Fri, Jun 6, 2003 03:05 PM
by Kate O'Hare
"I am sure there are those who
think I'm a jerk, who aren't over the moon," says Michael Shanks about
his return to Sci Fi Channel's "Stargate: SG-1."
In the intense world of science-fiction
fandom, the normal process of actors joining and leaving shows becomes
fuel for righteous outrage and escalating conspiracy theories.
Someone who knows this well
is Shanks, who has played archaeologist Dr. Daniel Jackson for six seasons
of "Stargate: SG-1." For the first five, on Showtime, he was a regular.
Last season, the show's first on Sci Fi, Jackson appeared in three episodes,
including the season finale, "Full Circle."
For season seven, which begins
Friday, June 13, Shanks is back, full-time.
"Stargate: SG-1" follows Col.
Jack O'Neill (Richard Dean Anderson, also an executive producer) and his
team (Shanks, Amanda Tapping and Christopher Judge) as they use alien portals,
called Stargates, to explore distant worlds and battle hostile species.
At the end of the fifth season,
Shanks felt that Jackson was being underutilized. Wanting to work more,
he recalls, "I said, 'OK, I need a break, but also maybe it's time to move
on.' Production seemed to agree, so we parted ways."
During his time off, Shanks
played golf with Judge, shot a movie in South Africa and did TV guest shots,
including an appearance on "Andromeda" with his girlfriend, actress Lexa
"She's great," he says. "She's
just down to earth. She's Lexi from the block."
Asked if she'll return the favor
on "Stargate," Shanks says, "We're trying to find her something. The producers
said to me, 'Does she want to be on the show?' I said, 'Actually, yeah.'
'Well, get her on the show. Let's find her something.' She's waiting for
the right role to pop around the corner."
Corin Nemec joined the cast
last season as team member Jonas Quinn, and returns as a recurring character.
In part, Shanks' return was prompted by Anderson's desire to scale back
his involvement in the show, which films in Vancouver, and spend more time
with his young daughter in Los Angeles.
"There became an opportunity,"
Shanks says, "for the other supporting characters -- myself, Christopher
and Amanda -- to become more important and more necessary to support the
So, an offer was made and Shanks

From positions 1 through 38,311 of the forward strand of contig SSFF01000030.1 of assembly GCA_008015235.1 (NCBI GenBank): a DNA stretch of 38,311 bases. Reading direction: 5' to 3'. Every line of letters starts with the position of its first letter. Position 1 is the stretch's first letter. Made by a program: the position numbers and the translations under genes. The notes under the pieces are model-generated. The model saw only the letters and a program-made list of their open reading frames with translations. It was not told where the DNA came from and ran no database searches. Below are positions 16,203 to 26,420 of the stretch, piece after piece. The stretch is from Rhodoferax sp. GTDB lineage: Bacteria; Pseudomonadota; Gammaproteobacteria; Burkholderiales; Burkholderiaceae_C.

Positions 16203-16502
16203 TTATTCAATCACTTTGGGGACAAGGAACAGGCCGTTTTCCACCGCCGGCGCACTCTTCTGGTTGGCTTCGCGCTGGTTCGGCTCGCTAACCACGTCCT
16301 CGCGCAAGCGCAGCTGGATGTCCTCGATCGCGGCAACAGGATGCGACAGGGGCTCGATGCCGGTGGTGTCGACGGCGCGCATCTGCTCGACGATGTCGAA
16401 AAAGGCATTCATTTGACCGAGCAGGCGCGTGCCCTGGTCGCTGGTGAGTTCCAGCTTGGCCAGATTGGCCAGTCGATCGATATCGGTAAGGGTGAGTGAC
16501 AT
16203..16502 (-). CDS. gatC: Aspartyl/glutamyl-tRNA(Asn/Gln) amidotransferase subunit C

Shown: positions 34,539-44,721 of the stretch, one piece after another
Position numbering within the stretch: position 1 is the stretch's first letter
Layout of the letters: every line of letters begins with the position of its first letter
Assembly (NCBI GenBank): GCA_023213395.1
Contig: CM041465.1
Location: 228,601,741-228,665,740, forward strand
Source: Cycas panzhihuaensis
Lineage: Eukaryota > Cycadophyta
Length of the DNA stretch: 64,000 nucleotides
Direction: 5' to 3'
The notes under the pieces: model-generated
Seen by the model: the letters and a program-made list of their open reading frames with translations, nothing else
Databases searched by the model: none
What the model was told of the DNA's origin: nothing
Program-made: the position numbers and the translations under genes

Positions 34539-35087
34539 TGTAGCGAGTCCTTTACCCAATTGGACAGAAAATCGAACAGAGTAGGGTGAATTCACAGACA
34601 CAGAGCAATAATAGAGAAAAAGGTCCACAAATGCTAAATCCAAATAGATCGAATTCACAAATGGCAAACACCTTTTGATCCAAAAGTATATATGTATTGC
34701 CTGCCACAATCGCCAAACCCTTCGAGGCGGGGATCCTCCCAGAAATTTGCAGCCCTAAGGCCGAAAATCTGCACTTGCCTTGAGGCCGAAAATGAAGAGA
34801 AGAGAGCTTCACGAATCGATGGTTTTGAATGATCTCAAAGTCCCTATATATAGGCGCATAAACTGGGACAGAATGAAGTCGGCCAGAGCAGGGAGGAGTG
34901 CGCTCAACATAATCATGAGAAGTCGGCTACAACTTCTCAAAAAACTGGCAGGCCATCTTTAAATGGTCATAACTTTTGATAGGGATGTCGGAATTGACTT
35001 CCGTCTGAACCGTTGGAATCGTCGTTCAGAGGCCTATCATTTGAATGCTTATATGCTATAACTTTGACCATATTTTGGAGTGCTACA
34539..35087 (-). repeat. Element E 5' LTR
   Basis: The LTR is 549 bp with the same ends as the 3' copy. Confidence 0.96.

agreed. "I knew it was going to be a good year to come back to, so I said,
'Yeah, sign me up.'"
Jackson was written out by being
"ascended" to a higher plane of existence, where powerful beings have a
sort of "look, but don't touch" philosophy.
"It was Canada, not really a
higher plane," quips Jackson about his "Stargate" hiatus. "Yep, that was
me, floating in the ether, wearing a lot of cream-colored clothing."
In the sixth-season finale,
when the destruction of his beloved world Abydos seemed certain, Jackson
interfered -- but there were consequences.
"There has to be a catharsis
for the character," Shanks says, "that could justify why he wants to come
back. You know, you're sitting on a cloud, hanging with the gods. You get
the wings, you get the space babes -- everything's smooth. Why would you
want to go back to the mess that it was before?"
But, upon his "descent" in the
season-seven opener, not even Jackson knows what's what. "He's been chewed
up and spit back out," Shanks says, "shows up buck naked in a field in
Surrey. It's very tastefully done. I'm not spread-eagled on a plate of
"So, he's spat back to Earth,
and as a result, he has no memory of anything. The team comes across him
at some point, as they're searching for the lost city to which he tipped
them off [last season]."
"Over the course of the season,
he gets his memory back of who Daniel Jackson was, but he still has no
memory of the Ancients or where he came from -- a sort of heaven."
"When he interfered, he
was faced with the ultimatum of, 'You have a choice with us. You can either
stop screwing around and interfering, or you can go back to being human.'
And he chooses to go back to being human, because he believes his journey
is not complete on Earth."
Shanks' return follows an intensive
Internet campaign to bring Jackson back, and an equally fervent campaign
by fans who felt Jackson was getting too much attention.
"The people that people are
aiming at in this situation aren't necessarily the ones most responsible,"
Shanks says. "Everything operates from agendas, and everything flows downhill.
A lot of people who are just simply employees, like myself, are just doing
their jobs. They have nothing to do with political scenarios like this."
Shanks takes the criticism in
stride. "The last letter I saw was quite funny, which was a picture of
Rick, Chris and Amanda's characters, all little heads, and then my big
head in the background. It says at the top, 'How can he fit through the
gate?' I thought it was quite creative."
"There were also some theories
that Rick and I didn't talk to each other, and we hated each other's guts."
When asked if the theory is
true, Shanks says with a laugh, "Shut up. Rick and I, we're like two kids
on the set, we have so much fun."
Cyberspatial Anomalies: Stargate:
SG-1 Solutions (www.savedanieljackson.com/)
offers the latest series and Jackson news, rumors, info and spoilers.